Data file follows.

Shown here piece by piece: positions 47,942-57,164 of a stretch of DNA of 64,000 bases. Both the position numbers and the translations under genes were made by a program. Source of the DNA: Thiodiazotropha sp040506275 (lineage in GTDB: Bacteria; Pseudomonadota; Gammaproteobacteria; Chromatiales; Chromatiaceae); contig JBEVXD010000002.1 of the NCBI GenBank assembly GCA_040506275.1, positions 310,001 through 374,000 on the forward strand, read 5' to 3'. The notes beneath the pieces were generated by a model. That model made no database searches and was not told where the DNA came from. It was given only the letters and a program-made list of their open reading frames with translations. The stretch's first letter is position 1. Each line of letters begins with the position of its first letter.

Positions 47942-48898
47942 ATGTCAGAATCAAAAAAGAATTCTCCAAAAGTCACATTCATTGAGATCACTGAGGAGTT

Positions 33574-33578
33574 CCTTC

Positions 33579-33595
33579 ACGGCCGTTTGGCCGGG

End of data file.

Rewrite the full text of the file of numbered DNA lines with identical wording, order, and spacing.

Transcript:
Shown here piece by piece: positions 47,942-57,164 of a stretch of DNA of 64,000 bases. Both the position numbers and the translations under genes were made by a program. Source of the DNA: Thiodiazotropha sp040506275 (lineage in GTDB: Bacteria; Pseudomonadota; Gammaproteobacteria; Chromatiales; Chromatiaceae); contig JBEVXD010000002.1 of the NCBI GenBank assembly GCA_040506275.1, positions 310,001 through 374,000 on the forward strand, read 5' to 3'. The notes beneath the pieces were generated by a model. That model made no database searches and was not told where the DNA came from. It was given only the letters and a program-made list of their open reading frames with translations. The stretch's first letter is position 1. Each line of letters begins with the position of its first letter.

Positions 47942-48898
47942 ATGTCAGAATCAAAAAAGAATTCTCCAAAAGTCACATTCATTGAGATCACTGAGGAGTT

Positions 33574-33578
33574 CCTTC

Positions 33579-33595
33579 ACGGCCGTTTGGCCGGG